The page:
Deliverance or Diversion?
By Paul Krugman
After their victory in the 2006 Congressional elections, it seemed a given that Democrats would try to make this year's presidential campaign another referendum on Republican policies. After all, the public appears fed up not just with President Bush, but with his party. For example, a recent poll by the Pew Research Center shows Democrats are preferred on every issue except terrorism. They even have a 10-point advantage on "morality."
Add to this the fact that perceptions about the economy are worsening week by week, and one might have expected the central theme of the Democratic campaign to be "throw the bums out."
But a funny thing happened on the way to the 2008 election.
Unless Hillary Clinton wins big on Tuesday, Barack Obama will be the Democratic nominee. And he's not at all the kind of candidate one might have expected to emerge out of the backlash against Republican governance.
Now, nobody would mistake Mr. Obama for a Republican - although contrary to claims by both supporters and opponents, his voting record places him, with Senator Clinton, more or less in the center of the Democratic Party, rather than in its progressive wing.
But Mr. Obama, instead of emphasizing the harm done by the other party's rule, likes to blame both sides for our sorry political state. And in his speeches he promises not a rejection of Republicanism but an era of postpartisan unity.
That - along with his adoption of conservative talking points on the crucial issue of health care - is why Mr. Obama's rise has caused such division among progressive activists, the very people one might have expected to be unified and energized by the prospect of finally ending the long era of Republican political dominance.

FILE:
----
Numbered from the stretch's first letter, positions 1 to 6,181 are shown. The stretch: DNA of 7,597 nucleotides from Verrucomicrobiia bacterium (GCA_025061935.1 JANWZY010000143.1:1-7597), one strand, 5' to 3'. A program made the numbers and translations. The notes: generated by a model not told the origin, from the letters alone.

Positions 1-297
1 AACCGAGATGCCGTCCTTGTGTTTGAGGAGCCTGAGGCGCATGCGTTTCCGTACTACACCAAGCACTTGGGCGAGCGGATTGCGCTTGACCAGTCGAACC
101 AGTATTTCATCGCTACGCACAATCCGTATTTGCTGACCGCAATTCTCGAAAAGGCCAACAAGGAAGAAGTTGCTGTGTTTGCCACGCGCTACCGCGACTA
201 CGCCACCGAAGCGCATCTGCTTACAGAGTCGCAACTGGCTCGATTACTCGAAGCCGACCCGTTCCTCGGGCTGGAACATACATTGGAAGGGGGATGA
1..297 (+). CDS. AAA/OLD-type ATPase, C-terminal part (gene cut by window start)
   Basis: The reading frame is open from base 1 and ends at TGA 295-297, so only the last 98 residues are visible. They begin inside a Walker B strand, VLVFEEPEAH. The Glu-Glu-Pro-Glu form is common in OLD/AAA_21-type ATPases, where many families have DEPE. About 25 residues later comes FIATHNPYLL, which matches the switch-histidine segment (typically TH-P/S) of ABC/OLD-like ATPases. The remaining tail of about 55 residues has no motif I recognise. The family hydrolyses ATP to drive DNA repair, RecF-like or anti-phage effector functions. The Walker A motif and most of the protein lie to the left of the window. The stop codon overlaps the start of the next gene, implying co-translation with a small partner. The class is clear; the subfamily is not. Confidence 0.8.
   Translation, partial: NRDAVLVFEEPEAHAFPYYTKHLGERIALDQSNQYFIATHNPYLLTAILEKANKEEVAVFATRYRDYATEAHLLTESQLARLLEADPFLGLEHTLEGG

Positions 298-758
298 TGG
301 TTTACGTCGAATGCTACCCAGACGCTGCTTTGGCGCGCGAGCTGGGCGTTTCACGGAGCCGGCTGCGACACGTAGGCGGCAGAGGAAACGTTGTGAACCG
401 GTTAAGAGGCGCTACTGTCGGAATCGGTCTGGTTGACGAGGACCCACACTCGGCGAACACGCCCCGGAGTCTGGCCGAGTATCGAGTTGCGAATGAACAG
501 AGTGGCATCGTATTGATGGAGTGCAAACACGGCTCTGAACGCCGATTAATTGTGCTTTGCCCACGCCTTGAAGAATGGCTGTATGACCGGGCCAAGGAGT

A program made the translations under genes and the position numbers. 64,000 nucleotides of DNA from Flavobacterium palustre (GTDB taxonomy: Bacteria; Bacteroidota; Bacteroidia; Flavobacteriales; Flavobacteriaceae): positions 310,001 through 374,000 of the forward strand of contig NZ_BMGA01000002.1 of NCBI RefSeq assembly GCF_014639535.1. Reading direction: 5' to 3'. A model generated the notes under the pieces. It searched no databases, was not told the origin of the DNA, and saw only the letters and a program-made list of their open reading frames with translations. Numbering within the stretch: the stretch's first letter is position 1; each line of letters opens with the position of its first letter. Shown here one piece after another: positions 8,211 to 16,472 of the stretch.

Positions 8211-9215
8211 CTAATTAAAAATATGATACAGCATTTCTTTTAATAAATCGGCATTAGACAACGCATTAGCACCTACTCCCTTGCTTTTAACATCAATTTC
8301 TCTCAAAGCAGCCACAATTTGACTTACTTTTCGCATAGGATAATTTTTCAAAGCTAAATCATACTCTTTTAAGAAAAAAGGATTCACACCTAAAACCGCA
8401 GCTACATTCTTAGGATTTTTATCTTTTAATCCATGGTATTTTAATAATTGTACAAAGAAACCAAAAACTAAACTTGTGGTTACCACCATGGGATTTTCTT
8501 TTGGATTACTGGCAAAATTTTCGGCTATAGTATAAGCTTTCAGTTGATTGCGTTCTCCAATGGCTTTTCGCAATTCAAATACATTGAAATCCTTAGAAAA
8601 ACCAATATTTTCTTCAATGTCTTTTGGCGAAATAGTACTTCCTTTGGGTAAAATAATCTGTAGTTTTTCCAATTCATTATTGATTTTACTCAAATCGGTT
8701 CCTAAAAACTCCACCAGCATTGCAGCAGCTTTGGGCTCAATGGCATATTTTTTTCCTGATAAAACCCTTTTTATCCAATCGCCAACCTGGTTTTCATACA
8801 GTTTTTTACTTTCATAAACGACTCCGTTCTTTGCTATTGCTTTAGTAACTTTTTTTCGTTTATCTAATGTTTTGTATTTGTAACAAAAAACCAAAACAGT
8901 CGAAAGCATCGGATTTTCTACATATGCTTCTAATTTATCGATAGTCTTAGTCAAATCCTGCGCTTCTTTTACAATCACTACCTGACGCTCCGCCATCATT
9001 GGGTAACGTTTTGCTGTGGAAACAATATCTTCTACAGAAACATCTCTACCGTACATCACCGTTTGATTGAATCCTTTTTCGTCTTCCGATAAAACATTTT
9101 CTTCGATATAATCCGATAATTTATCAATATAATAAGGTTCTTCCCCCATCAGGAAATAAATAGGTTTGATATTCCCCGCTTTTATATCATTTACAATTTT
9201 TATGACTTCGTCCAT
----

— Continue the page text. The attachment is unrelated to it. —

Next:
Some progressives are appalled by the direction their party seems to have taken: they wanted another F.D.R., yet feel that they're getting an oratorically upgraded version of Michael Bloomberg instead.
Others, however, insist that Mr. Obama's message of hope and his personal charisma will yield an overwhelming electoral victory, and that he will implement a dramatically progressive agenda.
The trouble is that faith in Mr. Obama's transformational ability rests on surprisingly little evidence.
Mr. Obama's ability to attract wildly enthusiastic crowds to rallies is a good omen for the general election; so is his ability to raise large sums. But neither necessarily points to a landslide victory.
Polling numbers aren't much help: for now, at least, you can find polls telling you anything you want to hear, from the CBS News/New York Times poll giving Mr. Obama a 12-point national advantage over John McCain to the Mason-Dixon poll showing Mr. McCain winning Florida by 10 points.
What we do know is that Mr. Obama has never faced a serious Republican opponent - and that he has not yet faced the hostile media treatment doled out to every Democratic presidential candidate since 1988.
Yes, I know that both the Obama campaign and many reporters deny that he has received more favorable treatment than Hillary Clinton. But they're kidding, right? Dana Milbank, the Washington Post national political reporter, told the truth back in December: "The press will savage her no matter what ... they really have the knives out for her, there's no question about it ... Obama gets significantly better coverage."
If Mr. Obama secures the nomination, the honeymoon will be over as he faces an opponent whom much of the press loves as much as it hates Mrs. Clinton. If Mrs. Clinton can do nothing right, Mr. McCain can do nothing wrong - even when he panders outrageously, he's forgiven because he looks uncomfortable doing it. Honest.
Bob Somerby of the media-criticism site dailyhowler.com predicts that Mr. Obama will be "Dukakised": "treated as an alien, unsettling presence." That sounds all too plausible.
If Mr. Obama does make it to the White House, will he actually deliver the transformational politics he promises? Like the faith that he can win an overwhelming electoral victory, the faith that he can overcome bitter conservative opposition to progressive legislation rests on very little evidence - one productive year in the Illinois State Senate, after the Democrats swept the state, and not much else.
And some Illinois legislators apparently feel that even there Mr. Obama got a bit more glory than he deserved. "No one wants to carry the ball 99 yards all the way to the one-yard line, and then give it to the halfback who gets all the credit," one state senator complained to a local journalist.
All in all, the Democrats are in a place few expected a year ago. The 2008 campaign, it seems, will be waged on the basis of personality, not political philosophy. If the magic works, all will be forgiven. But if it doesn't, the recriminations could tear the party apart.